I’ll have the thugs say “dry” and the professional contractors say “cure.”

The six-eight hour timetable is perfect.

Kewl beans, folks.

Don’t believe everything you read above about the differences between cement and concrete.

Cement, or more specifically Portland cement, is a dry grey powder that when mixed with water and sand and, if wanted, other larger aggregates such as stones, makes concrete, or more exactly, Portland cement concrete. The use of the terms “cement”, to refer to the solidified mixture, and “cement mixer” and “cement truck” are misnomers.

After about 24 hours, they could walk around on it without leaving footprints and after about 30 days, it will have cured almost completely.

If your hero can convince the perps to add a truckload of sugar to sweeten the pot then the concrete will never harden. Of course, he would need a straw or hose to breathe through, if he can wiggle to the surface before the weight of the material crushes him.

I’d be kinda shocked if he could breath through a straw or hose if he was under more then a few inches of concrete. Any deeper and you have a LOT of pressure on your chest…

I was gonna say that he’d be crushed by the concrete; that is if he’s not awakened by oh, five cement trucks.

A data point:

My typical 16’x32’ residential pool holds 18,000 gallons of water, but you would likely only need a third of this to really cover the fellow up. Since the bottom of the pool slopes from 3’ at one end to 8’ at the other end, most of the water is within a few feet of the surface. In other words, when you are filling the empty pool, the first four feet fill very quickly since you are only filling the deep part.

I just had my pool liner replaced and filled the pool up with the garden hose: it took two and a half days, but the deep end had already filled by the end of the first day.

I must say that I really like this story idea so far…

Could our nearly dead hero possibly shimmy out through some kind of vent/filter system for the pool? He’d have to be like Frank Sinatra skinny, though.

Remember, bad guys don’t stick around for very long, so they could do the pouring of the mix and get scared off (or, even better in my book) get a phone call to go off and see some strippers. Bad guys have needs, too.

Thirdly, Cement Trucks have about a 45+ minute window to get their load to where it needs to be ( overmixed or starts curing, I can’t remember) If they don’t stop every so often to spray water in there it gets thick. That is how it was explained to me by my husband who knows these kinds of things. So with this kinda info, you could have a lazy, slow driver who doesn’t do it right and eveyrthing is crap to begin with, leaving Our Hero, to breath through a filter system until he hears ( though the pipes to the filter that they are standing on) everyone leave and the truck drive off and he ‘swims’ to the top.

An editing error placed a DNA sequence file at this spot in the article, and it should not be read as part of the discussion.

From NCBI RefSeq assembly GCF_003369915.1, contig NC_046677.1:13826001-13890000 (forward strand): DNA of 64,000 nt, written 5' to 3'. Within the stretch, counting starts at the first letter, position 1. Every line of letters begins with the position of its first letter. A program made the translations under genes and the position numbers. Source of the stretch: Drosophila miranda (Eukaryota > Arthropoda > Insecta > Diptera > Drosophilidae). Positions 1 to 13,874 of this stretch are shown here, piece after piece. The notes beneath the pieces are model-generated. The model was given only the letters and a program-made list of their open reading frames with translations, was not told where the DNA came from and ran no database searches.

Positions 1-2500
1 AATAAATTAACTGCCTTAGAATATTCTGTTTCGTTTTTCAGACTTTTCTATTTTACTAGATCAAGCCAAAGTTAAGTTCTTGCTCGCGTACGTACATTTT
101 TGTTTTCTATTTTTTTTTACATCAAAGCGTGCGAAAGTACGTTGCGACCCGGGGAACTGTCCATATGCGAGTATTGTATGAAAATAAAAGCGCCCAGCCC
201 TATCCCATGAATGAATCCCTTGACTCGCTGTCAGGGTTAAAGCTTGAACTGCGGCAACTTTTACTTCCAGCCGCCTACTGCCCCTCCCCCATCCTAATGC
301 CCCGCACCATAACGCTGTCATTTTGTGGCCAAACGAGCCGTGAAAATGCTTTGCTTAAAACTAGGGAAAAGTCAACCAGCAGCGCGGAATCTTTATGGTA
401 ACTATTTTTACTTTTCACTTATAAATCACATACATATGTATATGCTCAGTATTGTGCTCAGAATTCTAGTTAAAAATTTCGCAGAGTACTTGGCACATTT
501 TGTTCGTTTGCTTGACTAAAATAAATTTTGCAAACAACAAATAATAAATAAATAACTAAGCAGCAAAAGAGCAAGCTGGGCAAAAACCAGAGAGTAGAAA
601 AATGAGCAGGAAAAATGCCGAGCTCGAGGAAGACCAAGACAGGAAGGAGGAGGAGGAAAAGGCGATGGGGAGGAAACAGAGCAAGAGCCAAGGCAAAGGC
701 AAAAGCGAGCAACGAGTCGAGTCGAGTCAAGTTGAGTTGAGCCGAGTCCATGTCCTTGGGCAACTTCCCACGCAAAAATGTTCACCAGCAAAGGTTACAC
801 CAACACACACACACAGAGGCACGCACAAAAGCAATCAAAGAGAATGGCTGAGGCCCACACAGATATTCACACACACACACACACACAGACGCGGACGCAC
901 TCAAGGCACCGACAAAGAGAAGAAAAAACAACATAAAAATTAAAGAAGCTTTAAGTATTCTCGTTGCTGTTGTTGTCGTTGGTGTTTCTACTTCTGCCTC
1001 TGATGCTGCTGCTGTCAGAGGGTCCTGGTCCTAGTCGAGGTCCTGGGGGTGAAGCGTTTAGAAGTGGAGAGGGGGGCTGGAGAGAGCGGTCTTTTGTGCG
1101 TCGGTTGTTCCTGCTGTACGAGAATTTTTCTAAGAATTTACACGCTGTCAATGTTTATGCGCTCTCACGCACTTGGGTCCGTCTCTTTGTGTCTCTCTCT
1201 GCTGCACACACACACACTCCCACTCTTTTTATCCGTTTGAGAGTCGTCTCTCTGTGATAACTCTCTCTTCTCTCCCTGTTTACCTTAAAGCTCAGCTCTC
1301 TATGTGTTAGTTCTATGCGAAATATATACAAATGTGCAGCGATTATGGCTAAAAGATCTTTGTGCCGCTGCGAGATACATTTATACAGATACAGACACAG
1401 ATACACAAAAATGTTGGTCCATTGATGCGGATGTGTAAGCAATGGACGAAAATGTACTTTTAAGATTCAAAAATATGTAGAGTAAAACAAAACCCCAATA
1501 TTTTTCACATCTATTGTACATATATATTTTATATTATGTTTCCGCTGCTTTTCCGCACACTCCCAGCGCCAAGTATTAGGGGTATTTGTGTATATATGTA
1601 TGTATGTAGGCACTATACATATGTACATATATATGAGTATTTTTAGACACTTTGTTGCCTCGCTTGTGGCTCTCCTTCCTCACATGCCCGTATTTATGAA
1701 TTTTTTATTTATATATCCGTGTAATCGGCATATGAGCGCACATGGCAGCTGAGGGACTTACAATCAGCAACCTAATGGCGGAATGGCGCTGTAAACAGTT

I love plotting deaths.

you need to let us know what happens!

They sell a kind of concrete mix that you don’t mix with water first. You pour it in dry, and then pour water over it. It’s useful for setting posts into the ground. You dig the hole, put the post in, fill the gaps with the mix, and then spray water in. It’s nowhere near as good as regular concrete mix for most types of jobs, but for Joe Homeowner putting up a fence, it’s just the ticket.

I mention this because I think it would be awfully funny to have the thugs buying bag after bag of this stuff from the Home Depot. And then tearing open all the bags, dumping them in, arguing over how much water to use, and then having to get rid of all the empty bags.

And then going to see the strippers.
Bad Guys and Strippers just go together. Like Peas and Carrots.

Now I’m curious. Reader question:

What kind of pool is this that no one would be suspicious of it being full of concrete? You know…

“Hey, Hero-dude has disappeared.”
“Check mob connections.”
“Howdy, mobmen, I see you’ve got a pool full of concrete back there.”
“Making a skate park.”
“Ah, I see. Carry on.”

Is it somewhere several cement trucks wouldn’t be noticed?

Sorry. Haven’t read a good book in a while. I need a good deus ex machina to perk me up again.

Hope your hero has a holocaust cloak - doesn’t concrete give off a ton of heat as it cures? He’ll be baked pretty quickly.